With Managing Director, Jorge Miguel Petit, of Masia el Altet in Alicante, Spain

– What would you say are some of the most challenging aspects of your work?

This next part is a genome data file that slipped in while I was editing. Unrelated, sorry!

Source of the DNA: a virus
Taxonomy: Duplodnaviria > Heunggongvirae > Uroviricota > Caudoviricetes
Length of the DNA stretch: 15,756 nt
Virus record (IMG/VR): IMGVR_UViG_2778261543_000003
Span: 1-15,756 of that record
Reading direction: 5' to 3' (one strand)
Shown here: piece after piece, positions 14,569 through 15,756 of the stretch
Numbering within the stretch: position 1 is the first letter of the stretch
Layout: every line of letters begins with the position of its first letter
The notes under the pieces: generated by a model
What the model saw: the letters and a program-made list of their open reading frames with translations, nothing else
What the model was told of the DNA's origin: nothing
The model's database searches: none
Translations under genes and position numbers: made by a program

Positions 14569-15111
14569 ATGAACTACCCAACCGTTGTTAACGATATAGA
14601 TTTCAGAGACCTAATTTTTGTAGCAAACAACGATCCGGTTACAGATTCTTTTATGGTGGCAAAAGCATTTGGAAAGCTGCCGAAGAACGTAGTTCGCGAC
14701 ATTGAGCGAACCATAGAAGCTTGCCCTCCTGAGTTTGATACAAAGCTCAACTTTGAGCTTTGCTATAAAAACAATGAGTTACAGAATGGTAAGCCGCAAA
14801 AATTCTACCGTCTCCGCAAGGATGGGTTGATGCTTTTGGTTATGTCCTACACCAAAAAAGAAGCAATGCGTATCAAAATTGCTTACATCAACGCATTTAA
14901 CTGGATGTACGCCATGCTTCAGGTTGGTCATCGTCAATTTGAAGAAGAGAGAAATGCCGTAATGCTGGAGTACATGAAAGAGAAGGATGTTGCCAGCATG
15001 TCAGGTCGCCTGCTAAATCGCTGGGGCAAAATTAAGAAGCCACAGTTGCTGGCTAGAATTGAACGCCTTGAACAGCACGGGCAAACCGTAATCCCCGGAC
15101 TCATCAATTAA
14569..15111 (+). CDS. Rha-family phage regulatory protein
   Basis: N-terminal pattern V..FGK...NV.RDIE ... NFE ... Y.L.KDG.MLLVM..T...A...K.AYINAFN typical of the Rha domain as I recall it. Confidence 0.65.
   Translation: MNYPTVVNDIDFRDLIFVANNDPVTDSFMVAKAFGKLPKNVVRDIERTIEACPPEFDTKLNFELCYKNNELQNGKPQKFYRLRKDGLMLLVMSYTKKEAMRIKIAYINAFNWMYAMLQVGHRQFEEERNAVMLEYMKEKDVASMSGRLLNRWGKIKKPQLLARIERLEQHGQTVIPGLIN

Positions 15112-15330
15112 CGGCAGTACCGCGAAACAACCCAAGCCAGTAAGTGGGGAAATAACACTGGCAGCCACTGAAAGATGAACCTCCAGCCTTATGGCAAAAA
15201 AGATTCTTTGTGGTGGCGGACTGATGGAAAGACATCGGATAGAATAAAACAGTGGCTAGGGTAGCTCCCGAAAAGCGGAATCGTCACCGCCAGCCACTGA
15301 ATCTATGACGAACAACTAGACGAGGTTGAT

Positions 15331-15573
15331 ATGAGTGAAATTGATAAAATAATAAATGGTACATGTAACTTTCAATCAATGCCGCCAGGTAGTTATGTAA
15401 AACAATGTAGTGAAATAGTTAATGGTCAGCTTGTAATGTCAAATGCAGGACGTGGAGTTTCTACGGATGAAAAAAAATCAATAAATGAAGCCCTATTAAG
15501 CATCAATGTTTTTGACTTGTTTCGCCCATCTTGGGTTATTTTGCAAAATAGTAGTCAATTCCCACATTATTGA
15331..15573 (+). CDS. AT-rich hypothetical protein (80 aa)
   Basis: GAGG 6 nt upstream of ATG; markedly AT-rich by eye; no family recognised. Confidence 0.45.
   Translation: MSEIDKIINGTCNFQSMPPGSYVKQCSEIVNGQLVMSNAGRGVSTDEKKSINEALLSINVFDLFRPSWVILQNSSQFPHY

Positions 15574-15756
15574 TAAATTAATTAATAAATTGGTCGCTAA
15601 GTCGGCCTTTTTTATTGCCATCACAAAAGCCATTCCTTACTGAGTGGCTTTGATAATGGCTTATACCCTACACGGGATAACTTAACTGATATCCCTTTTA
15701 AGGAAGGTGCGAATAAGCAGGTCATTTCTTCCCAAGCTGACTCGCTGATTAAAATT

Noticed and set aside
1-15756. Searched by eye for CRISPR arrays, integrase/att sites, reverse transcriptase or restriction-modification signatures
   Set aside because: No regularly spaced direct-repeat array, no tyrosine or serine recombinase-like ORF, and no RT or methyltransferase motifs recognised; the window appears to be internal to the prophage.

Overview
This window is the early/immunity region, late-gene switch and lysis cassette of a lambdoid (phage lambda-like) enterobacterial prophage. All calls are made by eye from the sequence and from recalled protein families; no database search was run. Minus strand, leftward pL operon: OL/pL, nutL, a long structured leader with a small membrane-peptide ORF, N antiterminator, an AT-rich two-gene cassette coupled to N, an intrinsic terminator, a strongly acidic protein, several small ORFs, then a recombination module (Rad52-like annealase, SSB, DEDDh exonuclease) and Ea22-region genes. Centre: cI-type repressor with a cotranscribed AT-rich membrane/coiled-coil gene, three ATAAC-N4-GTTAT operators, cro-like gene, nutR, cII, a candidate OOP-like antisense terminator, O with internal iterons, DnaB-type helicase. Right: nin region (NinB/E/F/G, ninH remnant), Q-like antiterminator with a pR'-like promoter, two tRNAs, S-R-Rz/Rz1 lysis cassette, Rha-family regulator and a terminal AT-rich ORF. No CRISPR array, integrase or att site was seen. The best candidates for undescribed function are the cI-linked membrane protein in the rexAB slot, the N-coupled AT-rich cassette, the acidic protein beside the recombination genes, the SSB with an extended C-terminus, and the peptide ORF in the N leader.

– Well, I think as I said earlier, some of those misconceptions and myths, that it is just important to educate consumers about. Also, again, because I come from a manufacturing background, there is a lot of fraud going on out there. It is a difficult product in the US to really regulate. Can our Food and Drug Administration really test and sample every batch of oil that comes into the US, or that is on a supermarket shelf? No! They are more concerned with products that can actually make you sick and cause you harm. A poor quality olive oil just won’t taste very good, it might ruin your food, but it won’t cause you any health problems, so therefore it is not the highest concern of our FDA to regulate and test. So a lot of really inferior product ends up on our supermarket shelves. And not just inferior… All too often, I look at a bottle of oil that is labeled Extra Virgin olive oil, and it is selling at a very low price. Because I watch the commodity market for olive oil every day, I know what the market price of the raw product is. So when I see a bottle of olive oil that is bottled, labeled, shipped and sitting on a retail shelf with a price around or below the cost of the raw product itself, I don’t know what’s in that bottle, but it is not Extra Virgin olive oil. That is the most common thing that I see. That’s very disheartening because the consumers are being cheated from their money and they’re not experiencing what a good olive oil really is. I think that anyone in the olive oil industry would agree that battling the fraud and finding buyers who are educated and care about the quality of the product, not just the price – is definitely one of the most challenging aspects of being in the olive oil industry in general.